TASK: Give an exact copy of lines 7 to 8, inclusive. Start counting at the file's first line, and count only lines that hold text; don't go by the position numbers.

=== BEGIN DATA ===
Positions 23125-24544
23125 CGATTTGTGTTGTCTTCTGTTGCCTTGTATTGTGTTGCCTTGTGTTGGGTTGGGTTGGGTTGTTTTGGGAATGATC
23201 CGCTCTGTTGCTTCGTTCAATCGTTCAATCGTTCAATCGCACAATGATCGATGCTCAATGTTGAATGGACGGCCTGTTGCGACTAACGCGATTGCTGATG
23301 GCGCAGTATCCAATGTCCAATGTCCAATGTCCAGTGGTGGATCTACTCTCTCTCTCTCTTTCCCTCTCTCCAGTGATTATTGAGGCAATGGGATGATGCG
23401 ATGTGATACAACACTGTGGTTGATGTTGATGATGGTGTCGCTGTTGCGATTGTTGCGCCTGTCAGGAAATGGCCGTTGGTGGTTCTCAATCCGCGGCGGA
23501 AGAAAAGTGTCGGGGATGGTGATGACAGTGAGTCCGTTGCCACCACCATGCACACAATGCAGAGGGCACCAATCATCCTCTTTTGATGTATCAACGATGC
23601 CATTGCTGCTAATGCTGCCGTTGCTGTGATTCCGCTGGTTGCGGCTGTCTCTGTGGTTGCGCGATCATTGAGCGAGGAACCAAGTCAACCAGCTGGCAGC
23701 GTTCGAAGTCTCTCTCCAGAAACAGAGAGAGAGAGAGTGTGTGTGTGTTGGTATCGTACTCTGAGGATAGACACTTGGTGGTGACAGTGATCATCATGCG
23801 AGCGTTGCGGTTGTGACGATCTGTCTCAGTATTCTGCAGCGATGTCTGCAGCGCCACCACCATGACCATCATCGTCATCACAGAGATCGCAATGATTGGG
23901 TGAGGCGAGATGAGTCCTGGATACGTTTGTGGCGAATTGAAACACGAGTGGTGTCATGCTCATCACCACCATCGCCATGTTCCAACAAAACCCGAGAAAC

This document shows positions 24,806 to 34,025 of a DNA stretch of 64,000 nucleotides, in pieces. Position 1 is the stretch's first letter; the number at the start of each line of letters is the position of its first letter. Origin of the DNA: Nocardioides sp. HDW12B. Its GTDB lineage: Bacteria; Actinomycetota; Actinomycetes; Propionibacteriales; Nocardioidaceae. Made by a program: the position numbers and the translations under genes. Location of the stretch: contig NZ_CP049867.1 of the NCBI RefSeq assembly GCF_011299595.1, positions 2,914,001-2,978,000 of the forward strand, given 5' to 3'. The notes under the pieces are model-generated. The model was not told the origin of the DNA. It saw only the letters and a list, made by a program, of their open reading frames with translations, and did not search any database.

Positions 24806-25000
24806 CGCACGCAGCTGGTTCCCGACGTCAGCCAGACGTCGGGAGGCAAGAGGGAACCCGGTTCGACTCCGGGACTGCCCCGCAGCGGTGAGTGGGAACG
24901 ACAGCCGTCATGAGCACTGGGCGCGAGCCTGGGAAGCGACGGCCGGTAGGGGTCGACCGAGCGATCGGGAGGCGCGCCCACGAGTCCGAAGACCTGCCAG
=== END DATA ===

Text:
23601 CATTGCTGCTAATGCTGCCGTTGCTGTGATTCCGCTGGTTGCGGCTGTCTCTGTGGTTGCGCGATCATTGAGCGAGGAACCAAGTCAACCAGCTGGCAGC
23701 GTTCGAAGTCTCTCTCCAGAAACAGAGAGAGAGAGAGTGTGTGTGTGTTGGTATCGTACTCTGAGGATAGACACTTGGTGGTGACAGTGATCATCATGCG